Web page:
ADL Southeast: Finding Bright Spot in World of Hate

ADL Southeast: Finding Bright Spot in World of Hate

Shelley Rose
Shelley Rose

By Shelley Rose | Anti-Defamation League

The work of the Anti-Defamation League has never been more important. Between the increase in global anti-Semitism, challenges in the pursuit of peace in the Middle East, the rise of Islamic extremism and the ensuing anti-Muslim bigotry, and the incivility in the current election cycle, we at ADL have our work cut out for us.

The challenges we face as a Jewish people in the world remain as potent as ever.

Shelley Rose is ADL’s interim Southeast regional director.
Shelley Rose is ADL’s interim Southeast regional director.

Anti-Semitism continues to spread in Europe as the Jews of France and other countries worry about their future. This year ADL announced a partnership with the European Jewish Congress, the representative body of Europe’s Jewish communities, to maximize ADL’s impact through cooperation on cyberhate, advocacy, boycott, divestment and sanctions, and other areas.

Here at home, anti-Semitic incidents on campuses increased during the past year, while BDS campaigns spread to new campuses.

At the same time, ADL welcomed its dynamic new CEO, Jonathan Greenblatt, who began his tenure at ADL the day after Abraham H. Foxman’s retirement. Mr. Greenblatt recommitted the agency to our 103-year-old dual mission to “stop the defamation of the Jewish people and secure justice and fair treatment to all.”

ADL is still staying true to itself, whether in leading the fight against anti-Semitism, in supporting a besieged state of Israel or in serving as a partner in the struggle for equal rights for minorities in this country.

The horrific murders in Charleston, S.C., were a wake-up call: In spite of all the progress we have made as a country, racism and hate crimes persist. ADL was acutely aware that the shooting took place in one of the five states that do not have hate crime laws. That’s why on the 100th anniversary of the lynching of Leo Frank — a Jewish man from Georgia, which still has no hate crime law — ADL last year announced a bold new initiative.

CEO Greenblatt stood with noted civil rights leader and U.S. Rep. John Lewis (D-Atlanta) to announce the initiative together. The coalition for 50 States Against Hate: An Initiative for Stronger Hate Crime Laws (#50StatesAgainstHate) is mobilizing to pass hate crime laws in Arkansas, Georgia, Indiana, South Carolina and Wyoming and to strengthen laws in states that fail to protect victims targeted for sexual orientation, disability, gender and gender identity.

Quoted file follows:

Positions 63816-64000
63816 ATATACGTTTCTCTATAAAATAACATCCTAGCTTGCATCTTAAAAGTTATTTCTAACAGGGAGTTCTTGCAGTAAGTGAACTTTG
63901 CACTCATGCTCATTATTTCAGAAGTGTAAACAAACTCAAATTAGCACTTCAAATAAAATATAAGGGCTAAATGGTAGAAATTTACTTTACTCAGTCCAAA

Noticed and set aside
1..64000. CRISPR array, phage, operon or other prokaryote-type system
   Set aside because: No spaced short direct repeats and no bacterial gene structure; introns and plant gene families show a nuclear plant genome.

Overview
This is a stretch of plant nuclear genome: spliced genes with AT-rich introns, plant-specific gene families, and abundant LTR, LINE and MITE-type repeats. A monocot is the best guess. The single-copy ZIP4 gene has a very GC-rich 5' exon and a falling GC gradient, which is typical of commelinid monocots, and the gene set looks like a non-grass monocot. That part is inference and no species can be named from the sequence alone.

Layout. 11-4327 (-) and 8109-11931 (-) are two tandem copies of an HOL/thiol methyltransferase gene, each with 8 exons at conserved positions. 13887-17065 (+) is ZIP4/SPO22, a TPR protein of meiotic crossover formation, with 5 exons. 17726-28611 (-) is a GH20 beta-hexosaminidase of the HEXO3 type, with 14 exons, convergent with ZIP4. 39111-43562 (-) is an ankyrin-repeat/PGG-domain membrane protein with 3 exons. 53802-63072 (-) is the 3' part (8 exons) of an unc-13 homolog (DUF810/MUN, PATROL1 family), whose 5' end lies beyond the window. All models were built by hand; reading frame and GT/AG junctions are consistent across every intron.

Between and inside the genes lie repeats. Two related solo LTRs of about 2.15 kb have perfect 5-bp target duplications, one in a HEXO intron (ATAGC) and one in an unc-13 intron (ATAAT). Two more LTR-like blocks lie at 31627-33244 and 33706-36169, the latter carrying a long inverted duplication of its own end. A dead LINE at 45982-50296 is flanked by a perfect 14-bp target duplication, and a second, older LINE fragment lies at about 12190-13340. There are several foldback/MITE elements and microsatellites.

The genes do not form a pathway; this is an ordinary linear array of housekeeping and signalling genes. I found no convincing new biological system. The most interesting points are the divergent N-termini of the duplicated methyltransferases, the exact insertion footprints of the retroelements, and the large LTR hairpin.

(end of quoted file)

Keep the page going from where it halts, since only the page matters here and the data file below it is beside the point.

No one is better positioned to get it done: ADL created the first model statute for a state hate crime law — 45 states and the District of Columbia have laws based on or similar to it — and led the coalition that passed the most important federal hate crime enforcement law in 2009.

In a world where bigotry and extremism are flourishing, ADL is more important than ever. Every day, ADL policies and programs help us get back to our nobler vision as a country. To fight global anti-Semitism and advocate for Israel, we work with government leaders all over the world. To counter cyberhate, we partner with the leading tech companies, including Facebook, Twitter, Google and Microsoft.

Our acclaimed No Place for Hate initiative curbed bias and bullying and promoted respectful behavior in 1.6 million students last year alone. In the past year we trained 14,000 law enforcement professionals to combat hate crimes, counter terrorism and extremism, and understand their pivotal role in protecting individual rights.

Our values drive other ADL efforts as well: removing obstacles to voting; securing fair treatment for members of the lesbian, gay, bisexual and transgender community; and ensuring religious freedom for all.

As the new year approaches, it is our wish that this work affects generation after generation, promises a bright future, and moves ADL forward to the day we can say that we live in a world without hate.

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